AT&T (T) and Verizon (VZ) Downgraded at Oppenheimer on Stretched Valuation

February 25, 2021 9:15 AM EST
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Oppenheimer analyst Timothy Horan downgraded AT&T (NYSE: T) and Verizon (NYSE: VZ) to “Perform” from “Outperform” amid high valuation and following C-band auction results.

Investors were paying close attention to C-band auction results, which showed that Verizon made gross bids of more than $45.5 billion. The FCC said total winning bids reaching over $81.2 billion.

According to results announced yesterday, Verizon’s total bids were $45,454,843,197, followed by the second-placed AT&T, which spent more than $23.4 billion. T-Mobile bid over $9.3 billion.

As a result, Verizon won the highest number of licenses (3,511), AT&T got 1,621 licenses, followed by United States Cellular with 254, T-Mobile with 142 licenses, and Canopy Spectrum with 84.

“This was a must-win auction for VZ as it had to acquire 5G mid-band spectrum to compete with TMUS's network quality. However, it will take at least a year to start deploying this spectrum and revenues generated from it will take a few years. VZ’s EV/EBITDA increases by 1x to ~8x the high end of its historical range. It will have to pay ~$53B, including $7–8B of payments to satellite incumbents resulting in leverage of ~3x vs. 2.3x today,” Horan said in a note.

“T is in a similar situation as VZ, but has less financial flexibility. It also needs this spectrum to compete with TMUS and it appears that it will sell part or all of DTV at ~$15B, or a very low 20% FCF yield. It is currently not paying any cash taxes, but this won't last, the combination drives a very high normalized dividend payout ratio, without slashing any OPEX/CAPX.”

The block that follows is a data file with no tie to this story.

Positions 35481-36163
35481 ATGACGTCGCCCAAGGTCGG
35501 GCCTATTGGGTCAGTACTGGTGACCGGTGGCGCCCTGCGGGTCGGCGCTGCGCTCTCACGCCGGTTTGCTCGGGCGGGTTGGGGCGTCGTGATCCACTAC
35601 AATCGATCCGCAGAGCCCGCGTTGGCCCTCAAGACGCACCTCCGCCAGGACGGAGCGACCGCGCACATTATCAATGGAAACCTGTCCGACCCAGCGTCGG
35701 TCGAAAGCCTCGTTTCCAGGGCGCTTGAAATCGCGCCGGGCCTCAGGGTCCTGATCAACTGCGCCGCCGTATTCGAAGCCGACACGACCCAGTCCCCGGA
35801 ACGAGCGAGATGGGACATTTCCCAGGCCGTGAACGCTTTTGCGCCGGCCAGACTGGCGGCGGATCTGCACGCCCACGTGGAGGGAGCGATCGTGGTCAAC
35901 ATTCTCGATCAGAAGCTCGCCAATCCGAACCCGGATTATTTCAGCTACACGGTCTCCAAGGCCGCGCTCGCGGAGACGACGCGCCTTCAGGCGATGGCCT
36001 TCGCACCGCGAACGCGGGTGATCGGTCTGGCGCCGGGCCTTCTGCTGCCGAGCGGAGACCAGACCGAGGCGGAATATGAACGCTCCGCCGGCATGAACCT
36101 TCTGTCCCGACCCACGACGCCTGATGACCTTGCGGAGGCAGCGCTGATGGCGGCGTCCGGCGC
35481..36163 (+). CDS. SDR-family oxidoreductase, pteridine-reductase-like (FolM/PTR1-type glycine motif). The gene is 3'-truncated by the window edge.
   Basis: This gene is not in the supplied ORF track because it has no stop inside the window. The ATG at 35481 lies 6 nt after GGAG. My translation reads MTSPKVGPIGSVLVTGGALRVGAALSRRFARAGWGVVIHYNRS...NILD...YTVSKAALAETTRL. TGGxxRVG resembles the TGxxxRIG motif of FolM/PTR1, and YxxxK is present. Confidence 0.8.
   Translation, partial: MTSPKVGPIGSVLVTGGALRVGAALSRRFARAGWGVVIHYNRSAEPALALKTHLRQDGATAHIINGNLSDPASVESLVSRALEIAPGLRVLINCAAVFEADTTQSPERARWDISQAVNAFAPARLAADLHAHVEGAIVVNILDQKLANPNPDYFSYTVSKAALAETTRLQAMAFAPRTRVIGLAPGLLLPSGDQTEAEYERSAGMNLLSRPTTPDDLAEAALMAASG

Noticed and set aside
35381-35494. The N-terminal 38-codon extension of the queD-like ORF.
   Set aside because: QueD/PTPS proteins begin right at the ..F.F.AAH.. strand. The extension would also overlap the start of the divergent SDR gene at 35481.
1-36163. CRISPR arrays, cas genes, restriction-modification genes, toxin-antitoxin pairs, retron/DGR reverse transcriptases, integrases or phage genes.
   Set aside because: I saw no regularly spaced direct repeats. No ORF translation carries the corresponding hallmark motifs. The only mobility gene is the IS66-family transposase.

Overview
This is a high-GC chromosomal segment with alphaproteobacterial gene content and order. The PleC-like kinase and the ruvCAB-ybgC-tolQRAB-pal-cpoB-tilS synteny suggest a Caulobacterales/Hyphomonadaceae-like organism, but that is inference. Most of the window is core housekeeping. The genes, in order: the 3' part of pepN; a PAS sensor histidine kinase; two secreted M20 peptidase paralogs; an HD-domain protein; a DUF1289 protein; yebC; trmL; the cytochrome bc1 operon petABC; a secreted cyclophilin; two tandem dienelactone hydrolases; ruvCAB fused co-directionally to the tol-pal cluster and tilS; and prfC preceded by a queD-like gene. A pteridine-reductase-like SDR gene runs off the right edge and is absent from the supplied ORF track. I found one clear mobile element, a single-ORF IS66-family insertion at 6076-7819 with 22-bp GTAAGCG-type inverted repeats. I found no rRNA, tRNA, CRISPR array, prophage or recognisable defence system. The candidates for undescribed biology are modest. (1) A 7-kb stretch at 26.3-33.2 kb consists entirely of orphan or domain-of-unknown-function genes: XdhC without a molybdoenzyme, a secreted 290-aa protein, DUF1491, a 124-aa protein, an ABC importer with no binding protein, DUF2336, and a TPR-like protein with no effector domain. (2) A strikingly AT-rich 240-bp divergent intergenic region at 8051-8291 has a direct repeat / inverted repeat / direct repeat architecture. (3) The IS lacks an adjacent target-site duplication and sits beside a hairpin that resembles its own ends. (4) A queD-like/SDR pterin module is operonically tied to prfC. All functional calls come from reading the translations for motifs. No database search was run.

Overall, the analyst sees T-Mobile US (NASDAQ: TMUS) as a leader. Results were a “major positive” for the company. He believes the business is “uniquely positioned” this year.

“Its successful rollout of 2.5GHz was the catalyst for the higher auction prices and its spectrum holdings satisfy nationwide 5G coverage with mid-band. We think it will aggressively market a quad-wireless bundle including mobility, 5G fixed wireless, and TVision in 2022 after it migrates a majority of Sprint’s customers to the TMUS network.”

Moreover, Horan shared his thoughts on Dish Network (NASDAQ: DISH) with a potential home run in place for the company.

“We were surprised DISH didn't spend much, although it owns ~20MHz of CBRS nationwide and can combine this with unlicensed spectrum. It's building a 5G network with next-gen wireless cloud technologies (O-RAN) and partnering with key vendors as discussed in our C- Band White Paper. The key is if it partners with a hyperscaler, which would help it develop a wireless network platform and be highly disruptive,” he concluded.

Shares of Verizon benefited recently as Warren Buffett's Berkshire Hathaway initiated a large position.



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